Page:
SSD durability question

Discussion in 'hardware' started by Martijn2, Mar 16, 2011.

Thread Status:
Not open for further replies.
  1. Triple Helix

    Triple Helix Webroot Product Advisor

    Working very well for 3 months now without any issues! Still very snappy 50 seconds to get online after the BIOS screen the desktop shows in 15 to 20 seconds and I have to wait till my wireless adapter gets loaded which is the last thing! Great Drives these Mushkin Enhanced Callisto Deluxe drives are! :cool:

  2. FanJ

    FanJ Updates Team

    Thanks Daniel for keeping us updated and for informing about Diskeeper Pro Premier 2011 with Hyperfast!
    That program might well be usefull in case I want to get a new PC with a SSD drive (I'm still thinking about a new PC...). Bill also pointed me in another thread here to SSD's; glad I found this thread.
  3. Triple Helix

    Triple Helix Webroot Product Advisor

    Your welcome Jan! These drives are fantastic and they have new models that support SATA 3.0 (6Gb/s) in which when I get a new Laptop down the road I will going for them! ;)

  4. treehouse786

    treehouse786 Registered Member

    fwiw, i have have been using a 1st gen intel SSD for about a year and i have had no problems whatsoever.

    this is with me creating an image of it everyday and writing a full disk image back to the SSD at least once every week :thumb:

    this is way way way more writes per month than the average user. i also have an OCZ drive which i hardly write to but according to S.M.A.R.T the 1st gen intel is fairing better than the 2nd gen OCZ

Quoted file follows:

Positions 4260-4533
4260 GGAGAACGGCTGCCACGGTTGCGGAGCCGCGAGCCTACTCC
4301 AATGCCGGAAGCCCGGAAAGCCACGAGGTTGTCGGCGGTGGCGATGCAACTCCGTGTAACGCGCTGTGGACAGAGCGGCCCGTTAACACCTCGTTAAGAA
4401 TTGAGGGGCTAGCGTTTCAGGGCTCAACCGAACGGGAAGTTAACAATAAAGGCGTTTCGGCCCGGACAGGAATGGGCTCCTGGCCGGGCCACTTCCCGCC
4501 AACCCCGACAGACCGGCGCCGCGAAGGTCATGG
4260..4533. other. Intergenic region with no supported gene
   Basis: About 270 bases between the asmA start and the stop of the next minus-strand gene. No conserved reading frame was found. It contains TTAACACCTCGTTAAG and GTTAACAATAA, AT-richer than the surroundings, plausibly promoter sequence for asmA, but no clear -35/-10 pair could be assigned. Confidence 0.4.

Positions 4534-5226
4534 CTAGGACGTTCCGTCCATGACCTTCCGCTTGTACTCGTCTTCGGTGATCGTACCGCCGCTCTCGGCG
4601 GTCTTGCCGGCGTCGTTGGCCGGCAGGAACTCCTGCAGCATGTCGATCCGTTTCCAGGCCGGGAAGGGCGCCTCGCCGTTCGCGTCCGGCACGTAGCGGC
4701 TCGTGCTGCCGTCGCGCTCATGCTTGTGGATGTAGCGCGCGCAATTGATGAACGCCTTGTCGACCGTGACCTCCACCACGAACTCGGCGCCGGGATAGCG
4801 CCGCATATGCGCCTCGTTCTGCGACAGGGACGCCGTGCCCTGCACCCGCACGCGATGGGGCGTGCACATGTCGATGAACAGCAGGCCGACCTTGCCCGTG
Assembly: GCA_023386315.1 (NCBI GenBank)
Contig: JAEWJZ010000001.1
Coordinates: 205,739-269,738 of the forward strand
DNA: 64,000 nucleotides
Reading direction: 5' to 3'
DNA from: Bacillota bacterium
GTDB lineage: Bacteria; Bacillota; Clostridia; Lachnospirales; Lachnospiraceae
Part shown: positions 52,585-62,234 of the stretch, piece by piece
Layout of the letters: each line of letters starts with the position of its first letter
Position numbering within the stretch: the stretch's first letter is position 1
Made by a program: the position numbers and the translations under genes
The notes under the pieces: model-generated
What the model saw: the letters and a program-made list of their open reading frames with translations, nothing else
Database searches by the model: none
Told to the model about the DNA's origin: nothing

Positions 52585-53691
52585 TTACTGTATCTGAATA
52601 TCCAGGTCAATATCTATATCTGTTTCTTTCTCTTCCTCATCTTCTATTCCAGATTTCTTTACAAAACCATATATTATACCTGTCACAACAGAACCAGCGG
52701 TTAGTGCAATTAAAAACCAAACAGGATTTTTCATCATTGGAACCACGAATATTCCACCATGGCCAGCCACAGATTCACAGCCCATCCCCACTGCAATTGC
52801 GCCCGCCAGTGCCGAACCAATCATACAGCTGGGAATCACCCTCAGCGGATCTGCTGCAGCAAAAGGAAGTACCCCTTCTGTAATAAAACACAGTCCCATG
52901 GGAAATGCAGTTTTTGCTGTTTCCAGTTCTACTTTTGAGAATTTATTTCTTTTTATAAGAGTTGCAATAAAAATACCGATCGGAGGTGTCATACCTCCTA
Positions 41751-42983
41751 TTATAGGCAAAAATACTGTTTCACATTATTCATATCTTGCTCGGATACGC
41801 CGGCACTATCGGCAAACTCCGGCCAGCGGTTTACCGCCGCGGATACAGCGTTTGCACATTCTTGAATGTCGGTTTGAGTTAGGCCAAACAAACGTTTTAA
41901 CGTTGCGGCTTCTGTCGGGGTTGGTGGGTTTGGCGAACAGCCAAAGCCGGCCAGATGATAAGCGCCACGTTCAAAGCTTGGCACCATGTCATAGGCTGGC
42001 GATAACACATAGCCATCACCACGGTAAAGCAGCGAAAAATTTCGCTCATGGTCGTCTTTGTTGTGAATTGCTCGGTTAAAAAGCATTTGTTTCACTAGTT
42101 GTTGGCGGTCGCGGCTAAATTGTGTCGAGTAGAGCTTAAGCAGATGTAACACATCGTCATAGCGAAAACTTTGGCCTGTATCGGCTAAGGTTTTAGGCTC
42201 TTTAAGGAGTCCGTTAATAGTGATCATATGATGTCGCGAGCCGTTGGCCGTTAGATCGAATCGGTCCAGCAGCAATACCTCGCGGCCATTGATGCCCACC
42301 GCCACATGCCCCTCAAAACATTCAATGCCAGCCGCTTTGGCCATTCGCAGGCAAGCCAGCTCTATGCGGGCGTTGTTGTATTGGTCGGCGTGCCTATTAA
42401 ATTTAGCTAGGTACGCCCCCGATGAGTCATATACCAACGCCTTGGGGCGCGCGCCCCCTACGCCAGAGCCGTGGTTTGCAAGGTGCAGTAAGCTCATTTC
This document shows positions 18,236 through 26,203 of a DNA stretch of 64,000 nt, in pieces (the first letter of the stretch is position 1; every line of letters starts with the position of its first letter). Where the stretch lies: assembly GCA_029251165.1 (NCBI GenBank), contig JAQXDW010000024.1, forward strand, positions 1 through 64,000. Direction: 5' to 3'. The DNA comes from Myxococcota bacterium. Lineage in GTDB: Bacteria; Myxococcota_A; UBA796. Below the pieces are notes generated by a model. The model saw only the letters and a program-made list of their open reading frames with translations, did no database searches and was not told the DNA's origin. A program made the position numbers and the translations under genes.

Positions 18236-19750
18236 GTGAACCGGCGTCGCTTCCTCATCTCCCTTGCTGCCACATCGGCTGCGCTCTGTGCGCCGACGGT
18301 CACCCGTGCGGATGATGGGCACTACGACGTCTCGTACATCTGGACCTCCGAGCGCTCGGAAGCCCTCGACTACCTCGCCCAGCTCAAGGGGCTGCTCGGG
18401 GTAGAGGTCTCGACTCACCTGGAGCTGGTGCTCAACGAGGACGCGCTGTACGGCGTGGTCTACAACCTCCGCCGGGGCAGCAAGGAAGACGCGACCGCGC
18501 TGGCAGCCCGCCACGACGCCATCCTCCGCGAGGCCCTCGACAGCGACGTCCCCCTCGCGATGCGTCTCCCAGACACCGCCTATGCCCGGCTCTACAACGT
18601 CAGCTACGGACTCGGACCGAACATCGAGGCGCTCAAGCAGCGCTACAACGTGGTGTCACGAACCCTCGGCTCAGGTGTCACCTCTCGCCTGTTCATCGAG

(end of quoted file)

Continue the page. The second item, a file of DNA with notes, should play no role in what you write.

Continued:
edit- no special SSD monitoring software/utility ever used on the intel SSD
  5. Triple Helix

    Triple Helix Webroot Product Advisor

    Thanks that's good to know! But I will be staying away from OCZ for the time being as the reviews on them are not very good!

  6. Hungry Man

    Hungry Man Registered Member

    Prices need to seriously drop. I have a 500GB Hybrid Drive and I love it, the speed increase has been very noticeable.

    I'll consider a SSD when they're less than 1$/Gb
  7. firzen771

    firzen771 Registered Member

    ive been thinking about getting an SSD, but i think maybe ill just wait till im done University when i plan to invest in a new laptop to get one, hopefully by then prices will have gone down drastically and many of the kinks will be worked out :)
  8. treehouse786

    treehouse786 Registered Member

    me too, well until they release their in-house Idilinux based controller which i have high hopes for.
  9. Triple Helix

    Triple Helix Webroot Product Advisor

    I also heard that there support is not great?

  10. treehouse786

    treehouse786 Registered Member

    probably the worst from all SSD manufacturers :mad:
  11. xxJackxx

    xxJackxx Registered Member

    It is too bad. Way back when they were one of the best.

    Been running my pair of Mushkin Callisto Deluxe 120's since mid December of last year. No defrag programs of any kind, no TRIM (RAID 0) and absolutely no loss of speed. Just ran an ATTO bench and they are as fast as the day I got them if not faster due to the last firmware update. :thumb:
  12. treehouse786

    treehouse786 Registered Member

    good to hear :thumb:

    going to be buying a corsair force GT 3 120GB, corsair have excellent after sales support and a very fast RMA turn around time in my area.
  13. DVD+R

    DVD+R Registered Member

  14. treehouse786

    treehouse786 Registered Member

    typical Man U fan!! :D :thumb:
  15. Spooony

    Spooony Registered Member

    Flash memories are available with two different kinds of memory density: SLC (Single-Level Cell) and MLC (Multiple-Level Cell). On SLC chips each storage circuit inside the chip stores only one bit of information, while on MLC chips each circuit stores more than one bit of information. Because of this, MLC chips are cheaper than SLC chips, since one MLC chip can hold more information than one SLC chip. Therefore cheaper SSD units use MLC chips, while more expensive units use SLC devices.

    Because data bits inside the chip are closer to each other, MLC chips provide a higher error rate. It is important to note that these errors are not perceived by the user: the controller chip has an error-correction mechanism that detects such errors and automatically fixes them. However, locating and fixing errors takes time, reflecting in a lower performance. In plain English: MLC chips are slower than SLC chips.